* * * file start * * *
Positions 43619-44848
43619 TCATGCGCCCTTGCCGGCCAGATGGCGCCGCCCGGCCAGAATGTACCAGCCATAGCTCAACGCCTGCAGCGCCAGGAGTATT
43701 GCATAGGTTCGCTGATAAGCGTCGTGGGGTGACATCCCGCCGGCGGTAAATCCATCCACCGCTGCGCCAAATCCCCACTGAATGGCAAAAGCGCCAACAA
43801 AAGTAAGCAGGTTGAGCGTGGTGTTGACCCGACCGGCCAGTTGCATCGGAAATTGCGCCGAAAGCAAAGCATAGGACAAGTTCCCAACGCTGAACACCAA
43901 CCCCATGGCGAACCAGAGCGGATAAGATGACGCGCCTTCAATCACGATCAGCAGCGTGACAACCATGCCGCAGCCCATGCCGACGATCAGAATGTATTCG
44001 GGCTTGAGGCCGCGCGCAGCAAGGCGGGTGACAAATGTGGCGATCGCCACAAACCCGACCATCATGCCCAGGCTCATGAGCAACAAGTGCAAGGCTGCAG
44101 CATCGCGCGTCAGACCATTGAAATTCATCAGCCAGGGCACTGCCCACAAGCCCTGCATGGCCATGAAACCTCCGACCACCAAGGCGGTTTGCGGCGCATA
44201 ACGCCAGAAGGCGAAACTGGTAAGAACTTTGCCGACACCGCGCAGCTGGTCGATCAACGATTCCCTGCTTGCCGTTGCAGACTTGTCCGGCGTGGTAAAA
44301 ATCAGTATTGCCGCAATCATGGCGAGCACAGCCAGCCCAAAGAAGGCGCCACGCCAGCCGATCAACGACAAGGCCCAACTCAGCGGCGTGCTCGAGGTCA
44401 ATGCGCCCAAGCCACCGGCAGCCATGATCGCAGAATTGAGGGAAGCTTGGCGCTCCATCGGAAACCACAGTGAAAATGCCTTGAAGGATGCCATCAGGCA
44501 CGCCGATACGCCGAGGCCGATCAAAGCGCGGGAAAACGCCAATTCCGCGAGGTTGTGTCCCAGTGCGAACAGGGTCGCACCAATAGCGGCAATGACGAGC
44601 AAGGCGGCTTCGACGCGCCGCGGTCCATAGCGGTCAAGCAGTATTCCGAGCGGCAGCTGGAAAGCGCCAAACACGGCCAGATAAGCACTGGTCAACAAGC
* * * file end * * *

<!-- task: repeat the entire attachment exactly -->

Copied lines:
Positions 43619-44848
43619 TCATGCGCCCTTGCCGGCCAGATGGCGCCGCCCGGCCAGAATGTACCAGCCATAGCTCAACGCCTGCAGCGCCAGGAGTATT
43701 GCATAGGTTCGCTGATAAGCGTCGTGGGGTGACATCCCGCCGGCGGTAAATCCATCCACCGCTGCGCCAAATCCCCACTGAATGGCAAAAGCGCCAACAA
43801 AAGTAAGCAGGTTGAGCGTGGTGTTGACCCGACCGGCCAGTTGCATCGGAAATTGCGCCGAAAGCAAAGCATAGGACAAGTTCCCAACGCTGAACACCAA
43901 CCCCATGGCGAACCAGAGCGGATAAGATGACGCGCCTTCAATCACGATCAGCAGCGTGACAACCATGCCGCAGCCCATGCCGACGATCAGAATGTATTCG
44001 GGCTTGAGGCCGCGCGCAGCAAGGCGGGTGACAAATGTGGCGATCGCCACAAACCCGACCATCATGCCCAGGCTCATGAGCAACAAGTGCAAGGCTGCAG
44101 CATCGCGCGTCAGACCATTGAAATTCATCAGCCAGGGCACTGCCCACAAGCCCTGCATGGCCATGAAACCTCCGACCACCAAGGCGGTTTGCGGCGCATA
44201 ACGCCAGAAGGCGAAACTGGTAAGAACTTTGCCGACACCGCGCAGCTGGTCGATCAACGATTCCCTGCTTGCCGTTGCAGACTTGTCCGGCGTGGTAAAA
44301 ATCAGTATTGCCGCAATCATGGCGAGCACAGCCAGCCCAAAGAAGGCGCCACGCCAGCCGATCAACGACAAGGCCCAACTCAGCGGCGTGCTCGAGGTCA
44401 ATGCGCCCAAGCCACCGGCAGCCATGATCGCAGAATTGAGGGAAGCTTGGCGCTCCATCGGAAACCACAGTGAAAATGCCTTGAAGGATGCCATCAGGCA
44501 CGCCGATACGCCGAGGCCGATCAAAGCGCGGGAAAACGCCAATTCCGCGAGGTTGTGTCCCAGTGCGAACAGGGTCGCACCAATAGCGGCAATGACGAGC
44601 AAGGCGGCTTCGACGCGCCGCGGTCCATAGCGGTCAAGCAGTATTCCGAGCGGCAGCTGGAAAGCGCCAAACACGGCCAGATAAGCACTGGTCAACAAGC